EVA spoke with The Irish Business and General Aviation Association’s Josh Stewart ahead of the organisation’s second annual conference at Adare Manor, County Limerick, on 1 November
On 15 June 1919, John Alcock and Arthur Whitten Brown touched their modified Vickers Vimy bomber down at Clifden, County Galway, Ireland, at the end of the first ever non-stop transatlantic flight. It was not the neatest landing, but it placed Ireland at the centre of international aviation.
The country has remained there, to a greater or lesser extent, ever since and as the Irish Business and General Aviation Association (IBGAA) heads towards its second annual conference on 1 November, Founding Chairman Josh Stewart explains how he wants Ireland’s business aviation community to take what he sees as its rightful, elevated place in the industry.
“Ireland has punched above its weight in global aviation,” he says. “Shannon has a long history including the first duty free on flights to the US and first US pre-clearance. We want to make it bigger. A majority of the world’s leased commercial aircraft fleet is also on the Irish register, but the business and general aviation element has been under-represented. That’s why we formed the association three years ago.”
General aviation takes an important role in the IBGAA’s vision, in its own right and as a pipeline into business aviation for pilots, technicians and others. “Helicopters are also important in Ireland, and we’ve joined up with the luxury hotels,” Stewart continues. “The Ryder Cup is coming to Ireland in 2027 and we want to make sure the country’s ready to welcome the celebrities and potential investors who visit for the competition. We need to maximise the opportunity. It’s also why we’re holding our conference at Adare Manor, one of the world’s top hotels.”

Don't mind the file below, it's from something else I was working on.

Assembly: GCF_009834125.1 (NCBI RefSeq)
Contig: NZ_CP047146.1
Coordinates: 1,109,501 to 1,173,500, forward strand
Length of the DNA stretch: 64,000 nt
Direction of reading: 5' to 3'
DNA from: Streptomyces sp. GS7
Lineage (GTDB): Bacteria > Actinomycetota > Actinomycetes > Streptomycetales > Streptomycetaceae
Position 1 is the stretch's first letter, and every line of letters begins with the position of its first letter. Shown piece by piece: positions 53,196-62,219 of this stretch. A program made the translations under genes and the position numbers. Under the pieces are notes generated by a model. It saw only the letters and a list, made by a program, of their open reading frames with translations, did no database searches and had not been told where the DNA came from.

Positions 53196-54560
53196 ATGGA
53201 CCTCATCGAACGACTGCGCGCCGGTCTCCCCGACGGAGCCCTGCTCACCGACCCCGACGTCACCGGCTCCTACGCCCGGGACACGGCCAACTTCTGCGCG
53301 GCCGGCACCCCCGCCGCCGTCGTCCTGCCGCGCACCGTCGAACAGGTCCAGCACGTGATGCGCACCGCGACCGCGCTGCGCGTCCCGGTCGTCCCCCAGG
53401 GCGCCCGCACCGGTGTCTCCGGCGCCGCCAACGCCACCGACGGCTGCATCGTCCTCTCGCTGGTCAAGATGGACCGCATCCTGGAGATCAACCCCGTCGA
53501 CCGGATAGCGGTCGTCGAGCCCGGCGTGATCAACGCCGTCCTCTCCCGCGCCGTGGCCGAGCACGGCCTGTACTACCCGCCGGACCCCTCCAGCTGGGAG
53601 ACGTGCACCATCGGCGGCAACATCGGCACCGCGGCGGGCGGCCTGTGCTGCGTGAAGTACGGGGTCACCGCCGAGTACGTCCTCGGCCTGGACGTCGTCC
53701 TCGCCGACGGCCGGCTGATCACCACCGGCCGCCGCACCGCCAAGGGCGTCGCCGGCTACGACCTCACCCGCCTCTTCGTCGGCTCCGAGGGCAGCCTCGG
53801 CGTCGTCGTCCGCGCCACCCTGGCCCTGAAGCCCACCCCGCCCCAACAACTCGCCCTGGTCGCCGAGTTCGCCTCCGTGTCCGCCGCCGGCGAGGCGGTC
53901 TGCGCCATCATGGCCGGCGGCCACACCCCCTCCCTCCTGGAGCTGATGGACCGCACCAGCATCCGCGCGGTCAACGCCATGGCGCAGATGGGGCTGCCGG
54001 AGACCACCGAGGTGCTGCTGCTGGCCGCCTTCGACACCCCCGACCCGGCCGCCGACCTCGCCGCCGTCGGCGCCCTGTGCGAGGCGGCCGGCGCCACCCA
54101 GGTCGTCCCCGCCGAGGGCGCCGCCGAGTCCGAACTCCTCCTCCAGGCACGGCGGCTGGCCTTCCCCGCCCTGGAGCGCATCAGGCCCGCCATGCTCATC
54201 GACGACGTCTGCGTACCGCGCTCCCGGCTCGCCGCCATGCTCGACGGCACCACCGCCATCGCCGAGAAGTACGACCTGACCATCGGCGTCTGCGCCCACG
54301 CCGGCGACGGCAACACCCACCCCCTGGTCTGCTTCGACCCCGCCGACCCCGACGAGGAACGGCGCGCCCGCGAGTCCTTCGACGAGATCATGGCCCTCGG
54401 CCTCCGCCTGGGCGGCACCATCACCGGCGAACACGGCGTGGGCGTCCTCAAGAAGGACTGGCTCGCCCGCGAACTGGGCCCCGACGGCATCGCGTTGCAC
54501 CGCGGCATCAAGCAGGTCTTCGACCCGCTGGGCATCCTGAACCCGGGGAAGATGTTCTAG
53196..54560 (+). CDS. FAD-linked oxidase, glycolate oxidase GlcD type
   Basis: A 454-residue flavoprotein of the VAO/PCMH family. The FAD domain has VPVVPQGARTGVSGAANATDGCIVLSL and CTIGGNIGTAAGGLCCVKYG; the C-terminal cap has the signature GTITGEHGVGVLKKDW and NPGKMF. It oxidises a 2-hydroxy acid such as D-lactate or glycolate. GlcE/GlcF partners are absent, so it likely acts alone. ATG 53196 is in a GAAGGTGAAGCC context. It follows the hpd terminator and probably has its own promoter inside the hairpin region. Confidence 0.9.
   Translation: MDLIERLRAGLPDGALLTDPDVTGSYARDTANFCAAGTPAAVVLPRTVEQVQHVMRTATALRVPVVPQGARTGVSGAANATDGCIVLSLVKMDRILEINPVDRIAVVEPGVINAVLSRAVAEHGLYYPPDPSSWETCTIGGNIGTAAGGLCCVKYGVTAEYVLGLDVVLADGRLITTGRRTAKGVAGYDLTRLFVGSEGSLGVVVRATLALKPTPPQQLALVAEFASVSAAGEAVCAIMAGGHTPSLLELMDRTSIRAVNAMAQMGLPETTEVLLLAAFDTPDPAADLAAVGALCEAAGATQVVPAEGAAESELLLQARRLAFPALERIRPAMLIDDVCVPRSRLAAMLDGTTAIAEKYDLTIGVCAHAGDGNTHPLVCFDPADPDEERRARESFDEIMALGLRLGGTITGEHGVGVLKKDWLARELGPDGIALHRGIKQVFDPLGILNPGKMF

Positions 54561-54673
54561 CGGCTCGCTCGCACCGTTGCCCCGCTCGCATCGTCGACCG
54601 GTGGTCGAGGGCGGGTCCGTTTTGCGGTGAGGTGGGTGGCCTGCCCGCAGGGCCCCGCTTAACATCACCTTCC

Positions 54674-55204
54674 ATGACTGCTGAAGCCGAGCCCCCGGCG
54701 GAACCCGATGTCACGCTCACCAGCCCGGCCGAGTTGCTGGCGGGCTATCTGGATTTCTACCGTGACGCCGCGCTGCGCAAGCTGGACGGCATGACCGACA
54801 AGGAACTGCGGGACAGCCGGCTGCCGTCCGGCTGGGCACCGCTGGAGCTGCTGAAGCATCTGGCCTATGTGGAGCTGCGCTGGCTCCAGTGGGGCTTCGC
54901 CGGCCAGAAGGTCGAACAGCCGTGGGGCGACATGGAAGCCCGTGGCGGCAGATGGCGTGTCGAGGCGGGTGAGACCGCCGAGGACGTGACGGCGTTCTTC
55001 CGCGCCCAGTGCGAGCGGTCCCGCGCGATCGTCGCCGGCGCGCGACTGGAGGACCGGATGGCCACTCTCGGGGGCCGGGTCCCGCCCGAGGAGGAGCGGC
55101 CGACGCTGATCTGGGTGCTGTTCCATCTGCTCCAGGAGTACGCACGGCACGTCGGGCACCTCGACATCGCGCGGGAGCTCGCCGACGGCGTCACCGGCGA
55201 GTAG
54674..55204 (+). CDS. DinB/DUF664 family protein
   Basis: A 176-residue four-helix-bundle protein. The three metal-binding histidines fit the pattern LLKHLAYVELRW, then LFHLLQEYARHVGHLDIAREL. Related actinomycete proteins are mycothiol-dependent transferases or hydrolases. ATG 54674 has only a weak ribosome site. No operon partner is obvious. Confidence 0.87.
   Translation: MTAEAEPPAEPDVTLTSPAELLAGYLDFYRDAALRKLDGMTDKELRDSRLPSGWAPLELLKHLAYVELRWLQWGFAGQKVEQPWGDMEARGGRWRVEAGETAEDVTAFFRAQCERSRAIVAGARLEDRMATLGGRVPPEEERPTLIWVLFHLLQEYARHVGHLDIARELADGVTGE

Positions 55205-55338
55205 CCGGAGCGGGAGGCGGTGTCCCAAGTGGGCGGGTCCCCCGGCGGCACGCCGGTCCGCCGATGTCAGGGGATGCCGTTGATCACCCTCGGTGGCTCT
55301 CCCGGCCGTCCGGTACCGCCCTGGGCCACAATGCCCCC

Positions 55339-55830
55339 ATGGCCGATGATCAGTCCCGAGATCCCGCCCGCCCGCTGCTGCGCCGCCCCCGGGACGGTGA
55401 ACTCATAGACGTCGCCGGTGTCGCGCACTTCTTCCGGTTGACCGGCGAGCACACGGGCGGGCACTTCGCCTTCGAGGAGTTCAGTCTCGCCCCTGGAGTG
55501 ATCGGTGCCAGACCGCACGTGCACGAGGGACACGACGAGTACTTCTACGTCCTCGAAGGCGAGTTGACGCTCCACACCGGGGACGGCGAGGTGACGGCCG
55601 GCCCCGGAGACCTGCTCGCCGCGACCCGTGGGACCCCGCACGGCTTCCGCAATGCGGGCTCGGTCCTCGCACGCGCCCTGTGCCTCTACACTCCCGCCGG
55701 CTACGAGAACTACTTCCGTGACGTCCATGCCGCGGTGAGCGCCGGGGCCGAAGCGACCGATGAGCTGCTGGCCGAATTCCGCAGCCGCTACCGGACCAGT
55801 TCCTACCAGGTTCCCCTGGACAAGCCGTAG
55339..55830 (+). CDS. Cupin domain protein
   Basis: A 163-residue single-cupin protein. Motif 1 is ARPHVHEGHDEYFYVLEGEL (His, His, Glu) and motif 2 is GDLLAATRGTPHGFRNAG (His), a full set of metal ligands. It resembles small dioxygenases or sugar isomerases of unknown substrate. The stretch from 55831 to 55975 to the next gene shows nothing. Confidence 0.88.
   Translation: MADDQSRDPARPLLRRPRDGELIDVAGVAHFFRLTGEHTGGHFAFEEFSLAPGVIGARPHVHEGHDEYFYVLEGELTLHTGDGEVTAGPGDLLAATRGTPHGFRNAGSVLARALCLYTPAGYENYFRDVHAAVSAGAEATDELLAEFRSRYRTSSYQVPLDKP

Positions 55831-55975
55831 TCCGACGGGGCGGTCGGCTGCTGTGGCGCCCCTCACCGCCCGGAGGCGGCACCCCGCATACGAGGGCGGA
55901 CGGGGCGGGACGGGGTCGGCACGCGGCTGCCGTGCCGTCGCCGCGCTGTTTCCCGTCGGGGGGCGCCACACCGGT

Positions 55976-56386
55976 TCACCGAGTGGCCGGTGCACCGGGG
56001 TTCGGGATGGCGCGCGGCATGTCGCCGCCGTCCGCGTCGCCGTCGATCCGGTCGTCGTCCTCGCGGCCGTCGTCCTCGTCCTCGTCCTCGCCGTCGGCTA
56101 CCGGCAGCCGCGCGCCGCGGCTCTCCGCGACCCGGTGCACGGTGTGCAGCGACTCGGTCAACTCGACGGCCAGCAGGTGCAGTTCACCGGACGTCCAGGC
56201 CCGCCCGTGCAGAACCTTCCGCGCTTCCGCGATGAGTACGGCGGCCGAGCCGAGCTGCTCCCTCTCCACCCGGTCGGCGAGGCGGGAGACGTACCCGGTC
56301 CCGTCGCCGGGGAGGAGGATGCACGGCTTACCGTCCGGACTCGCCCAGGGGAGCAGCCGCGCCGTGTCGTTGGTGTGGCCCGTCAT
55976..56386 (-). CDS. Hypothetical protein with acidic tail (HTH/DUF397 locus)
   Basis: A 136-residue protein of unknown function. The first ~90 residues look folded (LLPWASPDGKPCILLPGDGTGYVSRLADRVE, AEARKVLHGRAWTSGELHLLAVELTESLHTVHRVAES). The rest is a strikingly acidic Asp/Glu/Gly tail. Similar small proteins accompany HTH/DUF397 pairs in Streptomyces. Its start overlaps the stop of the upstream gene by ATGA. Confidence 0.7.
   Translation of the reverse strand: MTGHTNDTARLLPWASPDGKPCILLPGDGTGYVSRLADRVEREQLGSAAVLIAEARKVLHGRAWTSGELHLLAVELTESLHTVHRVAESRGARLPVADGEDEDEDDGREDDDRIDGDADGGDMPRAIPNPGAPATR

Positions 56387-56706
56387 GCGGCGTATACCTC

With its position as the last English-speaking EU country, neutrality, long aviation history, skilled workforce and strong US ties, Stewart sees Ireland as the ideal location to base business aircraft. “We want to see aircraft and AOCs based back in Ireland. We’re promoting Ireland as a centre of excellence, as a venue for high-value tourism, with business aviation simultaneously setting an example by using the SAF that the airlines can’t afford.
“We’re working on a business aviation roadmap with all the stakeholders, reinforcing the message that although we’re small, we have a seat on the EBAA board in Brussels and at IBAC in Montreal. We have a global audience and we’re promoting Ireland. That’s what our annual conference is all about.”